Kovacevic: Don't dare bury these Pirates
ST. LOUIS — Baseball giveth, and baseball ... well, you can't just say baseball taketh away because, as an entire city can attest with the saddest of certainty this morning, that doesn't suffice.
Baseball punch-eth in the gut.
It kick-eth in the teeth.
It tear-eth out the heart, crush-eth it to pieces, then laugh-eth menacingly knowing you'll be back like a fool next spring to do it all over again.
You will, too.
And so will these fantastic, unforgettable, franchise-changing Pirates, as well, even after the excruciating emotion that followed the 6-1 flat-liner of a loss to the Cardinals in Game 5 of the National League Division Series on Wednesday night at Busch Stadium.
They will be back, too. This isn't 1992, so stop citing it, stop comparing it and, for crying out loud, stop complaining about minutiae.
Hasn't this group earned at least that much?
Maybe the most powerful assessment of what this team achieved this summer came from, of all places, the opposition right after this game.
“Our hats are off to Clint Hurdle and the Pittsburgh Pirates,” Hurdle's counterpart, Mike Matheny, told a roomful of reporters, none of whom asked a question on that topic. “That team earned our respect, and the respect of all of baseball.”
Think he's blowing smoke?
Or does that sound an awful lot like the hard-earned truth?
If you want to sulk, go nuts. Me, I'm looking at not only what happened but also what's to come.
And for what it's worth, that was very much the heads-held-high stance taken in the visiting clubhouse. I saw Jason Grilli and maybe a couple other guys with moist eyes. I saw Francisco Liriano with his head down at his stall. But mostly, I saw hugs and handshakes, backslaps and attaboys.
Good for them.
“There's no crying in baseball,” Grilli said through a small smile. “We're a family in here. We've got each other's backs right now.”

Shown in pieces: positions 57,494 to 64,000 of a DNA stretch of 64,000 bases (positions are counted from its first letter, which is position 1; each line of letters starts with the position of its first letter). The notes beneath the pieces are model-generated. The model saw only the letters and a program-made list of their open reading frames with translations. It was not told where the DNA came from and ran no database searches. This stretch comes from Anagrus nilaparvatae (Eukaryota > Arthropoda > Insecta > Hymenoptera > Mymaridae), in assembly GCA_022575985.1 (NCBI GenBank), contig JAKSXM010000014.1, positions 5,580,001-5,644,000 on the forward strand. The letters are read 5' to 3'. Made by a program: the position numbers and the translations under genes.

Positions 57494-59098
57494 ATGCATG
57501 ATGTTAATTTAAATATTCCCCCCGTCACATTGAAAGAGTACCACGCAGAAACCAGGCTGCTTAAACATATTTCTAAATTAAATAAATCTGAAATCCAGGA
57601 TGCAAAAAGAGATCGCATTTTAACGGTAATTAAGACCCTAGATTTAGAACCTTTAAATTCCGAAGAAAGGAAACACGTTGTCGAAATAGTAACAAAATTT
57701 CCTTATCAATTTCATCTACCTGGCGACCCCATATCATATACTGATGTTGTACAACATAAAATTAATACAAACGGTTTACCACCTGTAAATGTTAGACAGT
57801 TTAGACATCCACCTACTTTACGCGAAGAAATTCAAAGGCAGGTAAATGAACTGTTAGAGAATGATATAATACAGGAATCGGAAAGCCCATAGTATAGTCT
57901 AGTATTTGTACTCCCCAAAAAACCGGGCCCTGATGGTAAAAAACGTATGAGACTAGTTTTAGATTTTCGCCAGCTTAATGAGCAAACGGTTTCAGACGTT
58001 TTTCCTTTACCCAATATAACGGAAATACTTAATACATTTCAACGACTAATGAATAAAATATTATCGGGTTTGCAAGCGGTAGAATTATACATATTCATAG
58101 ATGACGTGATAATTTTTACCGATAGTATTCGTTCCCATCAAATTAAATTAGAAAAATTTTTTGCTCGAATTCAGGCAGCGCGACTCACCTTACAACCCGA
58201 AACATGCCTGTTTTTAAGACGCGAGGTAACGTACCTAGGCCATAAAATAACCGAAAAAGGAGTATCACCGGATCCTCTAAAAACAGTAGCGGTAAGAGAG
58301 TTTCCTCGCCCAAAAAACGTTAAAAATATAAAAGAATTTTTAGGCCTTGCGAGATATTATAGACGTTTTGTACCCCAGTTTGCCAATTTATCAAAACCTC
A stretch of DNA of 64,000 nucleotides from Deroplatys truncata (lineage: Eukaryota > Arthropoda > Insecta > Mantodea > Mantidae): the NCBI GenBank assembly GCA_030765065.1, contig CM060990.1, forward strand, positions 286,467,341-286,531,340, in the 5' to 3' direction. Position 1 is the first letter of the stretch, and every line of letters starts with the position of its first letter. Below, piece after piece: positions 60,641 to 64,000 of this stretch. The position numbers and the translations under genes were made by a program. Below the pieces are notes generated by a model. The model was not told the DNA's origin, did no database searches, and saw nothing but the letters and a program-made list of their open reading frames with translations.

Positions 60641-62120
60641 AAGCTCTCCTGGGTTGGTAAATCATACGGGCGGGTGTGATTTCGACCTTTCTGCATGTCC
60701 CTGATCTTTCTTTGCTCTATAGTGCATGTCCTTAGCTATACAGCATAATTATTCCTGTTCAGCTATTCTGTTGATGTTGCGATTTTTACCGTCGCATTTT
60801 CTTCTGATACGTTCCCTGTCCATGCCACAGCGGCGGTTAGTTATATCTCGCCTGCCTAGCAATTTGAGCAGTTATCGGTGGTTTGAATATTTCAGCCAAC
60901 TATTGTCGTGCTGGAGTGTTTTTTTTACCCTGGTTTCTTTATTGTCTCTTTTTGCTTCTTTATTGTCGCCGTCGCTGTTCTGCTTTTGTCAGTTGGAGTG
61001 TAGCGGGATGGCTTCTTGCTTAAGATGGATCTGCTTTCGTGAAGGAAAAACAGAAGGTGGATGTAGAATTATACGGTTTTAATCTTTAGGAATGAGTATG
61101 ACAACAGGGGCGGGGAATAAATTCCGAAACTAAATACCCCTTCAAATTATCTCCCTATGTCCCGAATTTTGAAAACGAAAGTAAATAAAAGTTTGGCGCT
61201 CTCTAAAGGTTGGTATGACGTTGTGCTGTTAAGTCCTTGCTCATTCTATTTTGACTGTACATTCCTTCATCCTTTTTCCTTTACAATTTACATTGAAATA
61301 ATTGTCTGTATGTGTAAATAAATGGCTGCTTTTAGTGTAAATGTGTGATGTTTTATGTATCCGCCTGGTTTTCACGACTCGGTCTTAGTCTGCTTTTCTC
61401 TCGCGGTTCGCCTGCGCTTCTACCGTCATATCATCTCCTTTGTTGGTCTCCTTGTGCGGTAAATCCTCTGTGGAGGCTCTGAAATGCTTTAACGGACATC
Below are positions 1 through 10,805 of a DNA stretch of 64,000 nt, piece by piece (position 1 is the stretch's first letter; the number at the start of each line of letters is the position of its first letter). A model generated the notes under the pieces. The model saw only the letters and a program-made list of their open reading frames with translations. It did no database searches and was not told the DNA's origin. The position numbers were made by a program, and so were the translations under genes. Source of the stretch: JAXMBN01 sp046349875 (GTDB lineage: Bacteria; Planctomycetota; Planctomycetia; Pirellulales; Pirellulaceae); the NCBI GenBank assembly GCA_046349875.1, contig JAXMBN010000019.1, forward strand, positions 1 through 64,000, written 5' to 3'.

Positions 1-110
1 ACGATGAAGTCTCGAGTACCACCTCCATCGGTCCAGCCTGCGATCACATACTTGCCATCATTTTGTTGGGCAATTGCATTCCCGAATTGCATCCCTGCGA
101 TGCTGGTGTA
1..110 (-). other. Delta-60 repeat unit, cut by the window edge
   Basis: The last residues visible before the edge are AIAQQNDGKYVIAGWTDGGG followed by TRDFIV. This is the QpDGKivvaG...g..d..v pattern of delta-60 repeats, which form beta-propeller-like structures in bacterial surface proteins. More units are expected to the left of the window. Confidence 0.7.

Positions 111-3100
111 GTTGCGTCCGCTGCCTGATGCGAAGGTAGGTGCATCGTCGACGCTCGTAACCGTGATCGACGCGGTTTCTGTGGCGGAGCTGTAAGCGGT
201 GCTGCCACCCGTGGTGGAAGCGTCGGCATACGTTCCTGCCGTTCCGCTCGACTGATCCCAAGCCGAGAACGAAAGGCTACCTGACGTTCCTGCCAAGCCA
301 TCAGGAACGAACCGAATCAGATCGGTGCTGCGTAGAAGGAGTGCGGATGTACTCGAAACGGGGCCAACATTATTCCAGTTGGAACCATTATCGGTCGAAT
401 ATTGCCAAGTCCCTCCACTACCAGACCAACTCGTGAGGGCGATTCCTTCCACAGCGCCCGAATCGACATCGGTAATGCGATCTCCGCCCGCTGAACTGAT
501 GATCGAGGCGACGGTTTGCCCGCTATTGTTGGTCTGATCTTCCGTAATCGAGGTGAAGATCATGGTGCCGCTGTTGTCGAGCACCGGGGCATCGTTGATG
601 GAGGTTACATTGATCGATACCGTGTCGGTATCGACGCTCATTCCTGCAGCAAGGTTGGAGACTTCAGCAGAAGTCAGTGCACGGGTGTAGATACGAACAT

Someone asked Andrew McCutchen if it was too soon to appreciate the positive, and he nearly interjected, “Heck, no! We won't let this one game define us. We know that this season was something special, something people in Pittsburgh will remember for years. We appreciate that.”
Which isn't to suggest they took losing well. I saw nothing of the kind, certainly not when a few of them stayed by the dugout railing to watch Adam Wainwright and the Cardinals whoop it up near the mound after the final out. I didn't hear one player suggest they were happy with how it ended.
“Our goal,” Pedro Alvarez pointedly stated, “is to be that last team dancing around and spraying champagne. And I think we feel like we're closer to that now than ever.”
Exactly. I'll say it again: They will be back.
Look at the rotation, and all but A.J. Burnett are assured of returning. I'd be stunned if Burnett isn't back, too.
Look at the bullpen, with all of the primary players returning.
Look around the diamond, and there's lockdown stability at every position except first base and right field. Maybe shortstop.
Look at top prospects Jameson Taillon and Gregory Polanco being as close now as Cole was last fall.
So, yeah, this hurts.
It hurts, in particular, that Starling Marte and Neil Walker went a combined 1 for 37 in this series, that Justin Morneau never hit a home run in one-plus month at cleanup, that the offense as a whole mustered a grand total of two runs in Games 4 and 5. It's fair to credit Michael Wacha and Adam Wainwright, but it's also fair to observe that the Pirates' pitching was good enough that something, anything out of the batter's box would have put them on a plane to Los Angeles.
No aftertaste will be more bitter.
But know this about the immediate aftermath: Gerrit Cole and Alvarez were the Pirates' stars. Cole took Game 2 by storm, then came out facing elimination and conceded only David Freese's two-run laser over the left-field fence in the second inning. Alvarez slugged three home runs and had an RBI in all six playoff games.
The future's so bright for both that their breakouts on this big stage almost should overshadow all else from this series.
Know this, too, about the immediate aftermath: Andy Van Slyke wasn't sitting out in center field, bill sunk, eyes to the heavens. Players weren't looking around at other stalls wondering if they'd ever be teammates again. There was no Steve Avery or John Smoltz. There was no Belinda, no Bonds, no Bream.
These 2013 Pirates buried all that forever. They brought Major League Baseball back to Pittsburgh in a larger-than-life way, and they didn't do it just by ending The Streak. They did it by going all Pedro on it and pulverizing it into the river.
All this will be there again in exactly 172 days.
Count-eth on it.